Homeschooling, also known as home education, is the education of school-aged children at home or in a place other than a conventional school. Certain parents prefer to homeschool their children for a variety of reasons, ranging from religious to social. I spoke to four Nigerians who were homeschooled about their experiences.
I was homeschooled for six years. It was an unconventional type of homeschooling. My curriculum was set by my curiosity and creativity. I read a lot of books — educational, theological, recreational etc. I was 9 when I entered secondary school in 1991 and 14 when I graduated.
I went to the University of Benin in 1999 and the University of Port Harcourt in 2000, but I dropped out of both because I was uninterested in getting a degree. I’m a versatile creative in arts, sciences and social sciences; I’m a visual artist, tech inventor/innovator and brand innovation consultant, which is a whole lot more than I can say for many different people who attended regular schools and have certification from tertiary education institutions.
The best part of being homeschooled was waking up anytime I wanted. My teacher came over and taught my siblings and me till it was lunchtime. After that, they’d give us assignments. Homeschooling is very student-oriented. There was plenty of time to concentrate on our weak areas.
I moved back to a regular school in Primary 5. I found it hard to make the switch to regular school because I needed a great deal of concentration to focus on the teacher if I wanted to understand. It also seemed like my classmates were constantly talking, making it hard for me to concentrate. I struggled to interact socially with my classmates, mainly because I’m introverted.
I was homeschooled for eight years. We used the Accelerated Christian Education curriculum so it was very different from public school. We learned at our own pace and didn’t have teachers but had supervisors instead who only guided our learning but didn’t actively teach.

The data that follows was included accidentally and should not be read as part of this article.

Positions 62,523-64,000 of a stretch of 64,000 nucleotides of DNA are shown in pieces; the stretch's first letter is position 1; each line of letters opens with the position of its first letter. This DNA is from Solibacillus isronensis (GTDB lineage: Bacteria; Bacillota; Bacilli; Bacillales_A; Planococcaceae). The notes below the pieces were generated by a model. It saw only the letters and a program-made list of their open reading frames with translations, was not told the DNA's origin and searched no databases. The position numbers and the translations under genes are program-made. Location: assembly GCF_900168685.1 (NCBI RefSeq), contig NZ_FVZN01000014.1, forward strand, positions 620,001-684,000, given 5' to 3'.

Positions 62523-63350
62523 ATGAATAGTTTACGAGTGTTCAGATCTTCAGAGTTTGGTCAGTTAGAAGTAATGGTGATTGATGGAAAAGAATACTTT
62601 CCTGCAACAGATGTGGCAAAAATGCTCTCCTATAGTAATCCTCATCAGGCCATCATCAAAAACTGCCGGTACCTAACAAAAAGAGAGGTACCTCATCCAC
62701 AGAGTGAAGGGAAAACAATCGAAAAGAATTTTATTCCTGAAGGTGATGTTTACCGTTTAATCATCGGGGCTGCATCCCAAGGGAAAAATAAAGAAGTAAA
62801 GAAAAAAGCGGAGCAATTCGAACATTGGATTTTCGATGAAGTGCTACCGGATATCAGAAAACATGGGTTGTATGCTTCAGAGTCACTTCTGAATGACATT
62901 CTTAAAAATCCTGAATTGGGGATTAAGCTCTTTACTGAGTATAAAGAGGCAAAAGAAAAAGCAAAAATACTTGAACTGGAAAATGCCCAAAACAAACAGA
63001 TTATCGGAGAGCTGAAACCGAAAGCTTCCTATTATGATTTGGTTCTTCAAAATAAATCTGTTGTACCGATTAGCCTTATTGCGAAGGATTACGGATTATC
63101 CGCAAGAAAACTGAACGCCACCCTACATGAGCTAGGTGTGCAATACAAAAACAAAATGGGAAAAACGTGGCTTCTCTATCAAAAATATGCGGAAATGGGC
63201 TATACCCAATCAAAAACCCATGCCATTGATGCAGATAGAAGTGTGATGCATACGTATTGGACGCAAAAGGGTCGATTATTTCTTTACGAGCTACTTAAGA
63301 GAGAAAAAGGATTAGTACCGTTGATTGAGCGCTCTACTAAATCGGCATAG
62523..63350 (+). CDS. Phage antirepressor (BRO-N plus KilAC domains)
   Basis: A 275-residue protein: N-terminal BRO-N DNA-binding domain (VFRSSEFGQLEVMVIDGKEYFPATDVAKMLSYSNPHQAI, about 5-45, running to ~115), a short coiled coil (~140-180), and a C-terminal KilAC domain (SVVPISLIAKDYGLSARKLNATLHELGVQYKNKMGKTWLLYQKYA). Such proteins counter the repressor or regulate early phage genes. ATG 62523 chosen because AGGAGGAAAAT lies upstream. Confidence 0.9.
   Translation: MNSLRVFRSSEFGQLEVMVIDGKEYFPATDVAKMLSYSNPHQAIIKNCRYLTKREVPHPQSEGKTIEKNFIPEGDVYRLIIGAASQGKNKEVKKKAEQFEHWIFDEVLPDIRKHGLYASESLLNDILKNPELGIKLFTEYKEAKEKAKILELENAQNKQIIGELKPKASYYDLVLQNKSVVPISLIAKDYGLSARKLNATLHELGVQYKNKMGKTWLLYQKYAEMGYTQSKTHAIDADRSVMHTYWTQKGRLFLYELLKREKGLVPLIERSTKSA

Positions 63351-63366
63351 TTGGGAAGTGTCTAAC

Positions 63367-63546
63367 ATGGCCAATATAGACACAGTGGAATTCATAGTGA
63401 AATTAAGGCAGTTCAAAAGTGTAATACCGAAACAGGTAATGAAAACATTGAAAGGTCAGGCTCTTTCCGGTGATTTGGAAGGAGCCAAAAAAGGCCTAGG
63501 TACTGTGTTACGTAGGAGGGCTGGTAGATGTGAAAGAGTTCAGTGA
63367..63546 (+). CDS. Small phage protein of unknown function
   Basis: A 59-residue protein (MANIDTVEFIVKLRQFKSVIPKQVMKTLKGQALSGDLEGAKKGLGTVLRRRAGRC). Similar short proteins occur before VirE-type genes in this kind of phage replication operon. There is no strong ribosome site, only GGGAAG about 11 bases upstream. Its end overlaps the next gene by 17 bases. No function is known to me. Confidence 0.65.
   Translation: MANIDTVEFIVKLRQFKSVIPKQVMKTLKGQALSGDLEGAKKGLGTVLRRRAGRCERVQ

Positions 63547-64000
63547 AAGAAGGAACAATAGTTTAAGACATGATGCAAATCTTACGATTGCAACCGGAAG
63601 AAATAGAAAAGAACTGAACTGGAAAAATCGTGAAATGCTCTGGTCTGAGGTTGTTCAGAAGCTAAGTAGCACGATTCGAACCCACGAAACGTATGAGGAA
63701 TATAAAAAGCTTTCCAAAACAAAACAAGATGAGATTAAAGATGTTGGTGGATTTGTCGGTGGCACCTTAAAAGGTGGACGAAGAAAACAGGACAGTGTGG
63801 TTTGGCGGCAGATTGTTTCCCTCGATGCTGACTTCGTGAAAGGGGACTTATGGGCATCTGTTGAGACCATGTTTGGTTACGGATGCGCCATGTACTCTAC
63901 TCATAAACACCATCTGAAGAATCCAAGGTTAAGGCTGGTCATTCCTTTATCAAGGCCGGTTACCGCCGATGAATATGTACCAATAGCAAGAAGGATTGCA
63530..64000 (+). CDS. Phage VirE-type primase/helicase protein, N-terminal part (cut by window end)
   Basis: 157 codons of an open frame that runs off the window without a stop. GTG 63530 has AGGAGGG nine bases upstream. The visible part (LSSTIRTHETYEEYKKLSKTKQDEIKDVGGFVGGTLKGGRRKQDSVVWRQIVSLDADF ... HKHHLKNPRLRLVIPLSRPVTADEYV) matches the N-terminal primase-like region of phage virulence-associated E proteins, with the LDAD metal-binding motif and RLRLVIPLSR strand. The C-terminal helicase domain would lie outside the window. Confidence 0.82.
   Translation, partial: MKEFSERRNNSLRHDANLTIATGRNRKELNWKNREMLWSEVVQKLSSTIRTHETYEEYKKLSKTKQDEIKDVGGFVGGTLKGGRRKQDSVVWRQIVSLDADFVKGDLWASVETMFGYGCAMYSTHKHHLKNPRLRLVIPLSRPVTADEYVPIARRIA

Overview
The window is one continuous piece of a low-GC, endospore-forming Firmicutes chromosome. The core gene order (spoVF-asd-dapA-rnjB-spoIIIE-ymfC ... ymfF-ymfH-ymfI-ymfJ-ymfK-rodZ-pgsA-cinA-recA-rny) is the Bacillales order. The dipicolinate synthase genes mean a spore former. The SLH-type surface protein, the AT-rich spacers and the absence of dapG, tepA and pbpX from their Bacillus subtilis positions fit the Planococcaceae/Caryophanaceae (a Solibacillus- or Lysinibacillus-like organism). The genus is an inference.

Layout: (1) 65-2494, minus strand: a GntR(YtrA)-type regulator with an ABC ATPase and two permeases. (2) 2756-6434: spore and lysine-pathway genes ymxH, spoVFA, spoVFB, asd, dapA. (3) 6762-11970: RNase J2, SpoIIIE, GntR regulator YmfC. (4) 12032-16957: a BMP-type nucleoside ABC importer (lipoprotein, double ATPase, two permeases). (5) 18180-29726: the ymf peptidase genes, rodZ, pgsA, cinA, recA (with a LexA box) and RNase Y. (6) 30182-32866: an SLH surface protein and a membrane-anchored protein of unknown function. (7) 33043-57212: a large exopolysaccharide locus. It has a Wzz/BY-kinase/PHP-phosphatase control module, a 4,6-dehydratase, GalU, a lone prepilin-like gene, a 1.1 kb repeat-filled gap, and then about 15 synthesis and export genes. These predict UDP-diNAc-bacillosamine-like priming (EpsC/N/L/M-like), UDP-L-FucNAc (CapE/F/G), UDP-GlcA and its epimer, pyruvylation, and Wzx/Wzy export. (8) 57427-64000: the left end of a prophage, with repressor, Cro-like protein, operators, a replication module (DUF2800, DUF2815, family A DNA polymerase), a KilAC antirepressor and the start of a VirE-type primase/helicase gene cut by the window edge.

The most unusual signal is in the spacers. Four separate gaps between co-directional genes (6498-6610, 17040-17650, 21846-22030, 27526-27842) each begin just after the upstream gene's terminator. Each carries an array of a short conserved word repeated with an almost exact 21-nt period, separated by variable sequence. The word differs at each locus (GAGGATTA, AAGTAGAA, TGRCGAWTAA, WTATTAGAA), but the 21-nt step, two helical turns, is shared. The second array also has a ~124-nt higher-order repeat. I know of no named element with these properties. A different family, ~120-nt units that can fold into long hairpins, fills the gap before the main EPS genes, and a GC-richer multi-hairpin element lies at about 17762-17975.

Switching to conventional schooling did not suit me because teachers are usually untrained, frustrated and impatient. Generally speaking, they had no patience for slow learners who were nonetheless brilliant. They also were unable to spot issues affecting students’ learning processes, resorting to calling them lazy, stupid or outrightly beat them. Regardless, I did quite well. Learning on my own equipped me with the discipline and ability to solve problems and think for myself.
I was homeschooled for most of primary school. Waking up late in the morning and walking into the kitchen to eat breakfast was really nice but sometimes I used to envy children who were going to school dressed smartly in their uniforms. I also used to struggle to explain to people what homeschooling was whenever they asked me what school I went to. My circle of friends were limited because I only had my siblings and the people I attended church with to relate to.
Going from being homeschooled to attending a military secondary school was not a good transition and I struggled a little. Still, being homeschooled was a decent experience.
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